Latching relays in metering applications

- Jan 09, 2021-

Latching relays in metering applications


Today's latching relay suppliers must adapt to the requirements of the solid-state metering industry. 

The main driving force is the cost, size, performance and reliability of the metering equipment. For electronic equipment, the pressure lies in higher integration, less power consumption and smaller circuit board space. 

The disconnect device and its connector must be suitable for the current sensor technology and the bus carrying the load current.

MEISHUO MLQ 90A LATCHING RELAY

Energy management applications require the latest latching relays with the following characteristics:


  • Low energy requirement for coil drive (only short pulse can be switched)

  • High isolation between control and load

  • High isolation between disconnected contacts

  • Low contact resistance

  • High overcurrent margin (fault current, short circuit)

  • Long service life (switching operation under load)

  • Low overall implementation cost

  • Integrated current sensor function for metering


In order to limit the energy required for operation, a magnetic latch mechanism is used. 


Permanent magnets hold the contacts in place through the actuator. The direction of the current pulse flowing through the drive coil pushes the magnet into the correct position until the opposite direction pulse is applied to the coil.


The high isolation between the drive coil and the contacts is inherent to the relay. Isolation and overcurrent requirements for disconnect devices require expensive semiconductor solutions.


High overcurrents will generate magnetic force on the contacts. This force pushes the contacts away. If the contact pressure of the drive system is exceeded, the contacts will open and the arc will destroy the contacts.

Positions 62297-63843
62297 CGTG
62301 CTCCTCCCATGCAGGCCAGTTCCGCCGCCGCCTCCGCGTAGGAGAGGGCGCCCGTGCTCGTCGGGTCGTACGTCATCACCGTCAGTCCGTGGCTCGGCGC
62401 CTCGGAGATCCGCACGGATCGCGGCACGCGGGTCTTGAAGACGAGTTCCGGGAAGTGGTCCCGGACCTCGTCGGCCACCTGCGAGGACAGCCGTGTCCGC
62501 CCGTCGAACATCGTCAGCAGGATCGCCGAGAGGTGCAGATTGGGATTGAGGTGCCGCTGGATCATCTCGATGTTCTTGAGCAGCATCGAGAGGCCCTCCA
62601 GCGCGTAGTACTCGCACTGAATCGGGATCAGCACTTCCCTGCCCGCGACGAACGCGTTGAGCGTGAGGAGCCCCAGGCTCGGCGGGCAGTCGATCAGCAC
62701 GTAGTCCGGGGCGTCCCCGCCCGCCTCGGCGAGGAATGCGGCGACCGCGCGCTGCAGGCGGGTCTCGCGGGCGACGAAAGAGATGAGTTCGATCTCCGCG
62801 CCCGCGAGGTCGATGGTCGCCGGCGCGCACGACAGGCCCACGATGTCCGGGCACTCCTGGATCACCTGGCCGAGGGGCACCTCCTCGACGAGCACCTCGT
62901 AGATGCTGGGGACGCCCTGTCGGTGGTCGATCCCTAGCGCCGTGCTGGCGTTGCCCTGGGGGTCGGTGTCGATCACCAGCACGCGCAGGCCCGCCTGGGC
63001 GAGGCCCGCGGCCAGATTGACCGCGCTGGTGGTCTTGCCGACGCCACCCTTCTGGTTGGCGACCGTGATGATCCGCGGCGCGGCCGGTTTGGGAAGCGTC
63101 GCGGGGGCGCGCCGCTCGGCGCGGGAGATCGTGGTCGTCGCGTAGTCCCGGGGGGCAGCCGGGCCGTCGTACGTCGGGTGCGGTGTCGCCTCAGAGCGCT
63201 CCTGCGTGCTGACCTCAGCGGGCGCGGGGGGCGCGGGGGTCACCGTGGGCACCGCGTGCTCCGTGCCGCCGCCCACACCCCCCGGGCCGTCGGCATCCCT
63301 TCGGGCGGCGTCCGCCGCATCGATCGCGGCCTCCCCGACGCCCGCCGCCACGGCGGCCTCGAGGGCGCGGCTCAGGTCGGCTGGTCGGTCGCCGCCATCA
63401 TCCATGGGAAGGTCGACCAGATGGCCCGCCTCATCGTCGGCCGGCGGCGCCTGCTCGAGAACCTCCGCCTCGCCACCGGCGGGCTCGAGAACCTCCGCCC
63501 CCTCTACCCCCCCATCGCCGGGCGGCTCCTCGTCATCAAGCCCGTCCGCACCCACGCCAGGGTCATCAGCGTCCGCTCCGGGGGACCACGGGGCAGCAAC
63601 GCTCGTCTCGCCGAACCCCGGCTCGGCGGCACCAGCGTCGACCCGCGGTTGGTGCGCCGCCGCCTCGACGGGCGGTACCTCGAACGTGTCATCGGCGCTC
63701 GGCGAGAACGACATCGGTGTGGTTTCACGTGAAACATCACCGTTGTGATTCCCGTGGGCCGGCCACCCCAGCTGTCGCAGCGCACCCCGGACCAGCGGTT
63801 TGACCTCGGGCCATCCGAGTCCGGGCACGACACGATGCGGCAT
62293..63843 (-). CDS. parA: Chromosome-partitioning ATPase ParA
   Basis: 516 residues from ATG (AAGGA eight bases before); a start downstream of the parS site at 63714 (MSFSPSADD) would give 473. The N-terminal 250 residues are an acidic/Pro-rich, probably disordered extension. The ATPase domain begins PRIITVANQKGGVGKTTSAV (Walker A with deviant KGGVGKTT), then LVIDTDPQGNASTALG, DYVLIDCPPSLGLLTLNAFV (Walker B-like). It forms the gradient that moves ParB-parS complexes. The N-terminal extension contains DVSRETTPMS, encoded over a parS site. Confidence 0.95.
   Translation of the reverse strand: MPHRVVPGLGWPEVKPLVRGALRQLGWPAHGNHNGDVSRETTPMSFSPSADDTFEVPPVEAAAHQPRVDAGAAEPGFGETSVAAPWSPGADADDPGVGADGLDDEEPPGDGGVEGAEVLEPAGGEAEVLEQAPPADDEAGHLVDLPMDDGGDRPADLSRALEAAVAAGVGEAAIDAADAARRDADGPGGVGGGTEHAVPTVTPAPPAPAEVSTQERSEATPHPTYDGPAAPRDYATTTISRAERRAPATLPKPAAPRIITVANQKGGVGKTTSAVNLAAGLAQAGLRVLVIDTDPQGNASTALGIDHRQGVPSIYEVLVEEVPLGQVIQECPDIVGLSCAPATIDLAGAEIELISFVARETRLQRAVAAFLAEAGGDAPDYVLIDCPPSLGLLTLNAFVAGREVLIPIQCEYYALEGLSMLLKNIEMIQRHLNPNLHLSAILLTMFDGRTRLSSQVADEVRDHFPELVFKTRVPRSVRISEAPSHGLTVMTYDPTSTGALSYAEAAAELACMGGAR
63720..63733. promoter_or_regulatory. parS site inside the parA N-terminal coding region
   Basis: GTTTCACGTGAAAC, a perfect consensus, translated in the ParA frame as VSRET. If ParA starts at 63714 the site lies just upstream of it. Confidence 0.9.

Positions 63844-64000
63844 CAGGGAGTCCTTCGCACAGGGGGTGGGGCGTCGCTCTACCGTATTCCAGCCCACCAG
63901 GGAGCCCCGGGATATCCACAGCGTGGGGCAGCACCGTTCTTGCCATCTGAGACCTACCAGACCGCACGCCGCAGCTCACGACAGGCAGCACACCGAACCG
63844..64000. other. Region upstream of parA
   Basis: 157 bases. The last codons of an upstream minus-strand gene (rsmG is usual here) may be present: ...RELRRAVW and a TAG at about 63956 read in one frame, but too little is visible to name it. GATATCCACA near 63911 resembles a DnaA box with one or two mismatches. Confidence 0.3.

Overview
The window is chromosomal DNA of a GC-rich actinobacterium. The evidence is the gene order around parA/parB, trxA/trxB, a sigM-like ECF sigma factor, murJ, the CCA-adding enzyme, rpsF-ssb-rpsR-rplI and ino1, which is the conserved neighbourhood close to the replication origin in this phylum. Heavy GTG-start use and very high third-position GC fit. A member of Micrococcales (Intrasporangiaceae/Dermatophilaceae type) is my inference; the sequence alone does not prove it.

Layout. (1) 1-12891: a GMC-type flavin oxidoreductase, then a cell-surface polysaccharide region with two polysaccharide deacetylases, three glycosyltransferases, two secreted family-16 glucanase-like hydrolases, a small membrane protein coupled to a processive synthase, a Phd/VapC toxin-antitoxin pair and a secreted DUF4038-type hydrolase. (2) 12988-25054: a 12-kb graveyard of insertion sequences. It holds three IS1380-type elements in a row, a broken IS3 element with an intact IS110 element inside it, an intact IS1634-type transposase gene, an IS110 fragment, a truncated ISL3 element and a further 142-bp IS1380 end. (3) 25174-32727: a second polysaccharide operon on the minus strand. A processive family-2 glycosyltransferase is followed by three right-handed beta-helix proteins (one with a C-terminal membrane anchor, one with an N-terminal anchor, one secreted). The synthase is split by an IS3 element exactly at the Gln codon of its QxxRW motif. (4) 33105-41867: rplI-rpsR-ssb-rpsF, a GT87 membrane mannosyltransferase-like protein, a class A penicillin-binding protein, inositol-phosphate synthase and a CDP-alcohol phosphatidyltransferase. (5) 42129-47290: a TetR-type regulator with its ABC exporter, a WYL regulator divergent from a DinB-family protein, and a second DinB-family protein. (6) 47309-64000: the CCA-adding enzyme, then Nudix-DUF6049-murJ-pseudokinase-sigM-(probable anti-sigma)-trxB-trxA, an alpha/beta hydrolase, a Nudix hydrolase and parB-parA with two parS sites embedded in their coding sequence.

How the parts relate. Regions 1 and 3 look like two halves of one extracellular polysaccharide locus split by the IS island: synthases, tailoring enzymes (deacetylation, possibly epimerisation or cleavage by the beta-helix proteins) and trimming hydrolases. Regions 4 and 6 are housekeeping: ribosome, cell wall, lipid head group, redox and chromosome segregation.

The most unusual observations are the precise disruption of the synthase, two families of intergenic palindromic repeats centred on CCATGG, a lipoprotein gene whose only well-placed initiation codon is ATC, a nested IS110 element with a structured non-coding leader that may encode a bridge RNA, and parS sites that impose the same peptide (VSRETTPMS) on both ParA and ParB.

Therefore, the latest type of latching relay uses the current flowing through the conductor to the contact to compensate for this effect. 

The load current passing through the conductor loop generates a magnetic field around the contact spring and the bus bar connecting the load. The resulting force creates additional contact pressure. The contact force must be well balanced, especially under high fault current conditions.


The composition of the contact material affects the life of the latching relay and affects the ability to switch to high fault currents. 

It is important that the contacts cannot be welded by arc discharge. The contact material with high carbon content has good making and breaking operation performance under high fault current. For this reason, the contacts in the circuit breaker contain a relatively large amount of carbon.


However, high carbon content increases contact resistance and reduces the amount of switching operations under load. 

Therefore, in order to achieve a good balance between contact resistance and withstand fault current, the contacts in the latching relay contain oxides.


The maximum contact resistance of a 100A relay is 500uOhm. 

When the load current is 100A, the power consumption is 5 watts. 

For relays with currents exceeding 100 A, special contact arrangements are required to minimize power consumption.


The predictable switching time of the latest generation of latching relays allows controlled switching during the zero-crossing period of the on-voltage and the zero-crossing period of the off-current. 

This can extend the life of the relay and reduce the risk of arcing under fault conditions (short circuit on the load side).


From the concept stage to delivery to production, the typical development cycle of a new relay takes approximately 1.5 years. 

Most of the initial calculations are computer-based, requiring high expertise and experience in this field. Selected parts of the relay are individually constructed and tested. High precision requirements mean that the first complete prototypes have been manufactured using tools. 

Fine-tuning and optimization usually require one or two iterations. Overcurrent testing is performed in specialized agencies and is very expensive, so it must be planned carefully to avoid unnecessary repetition.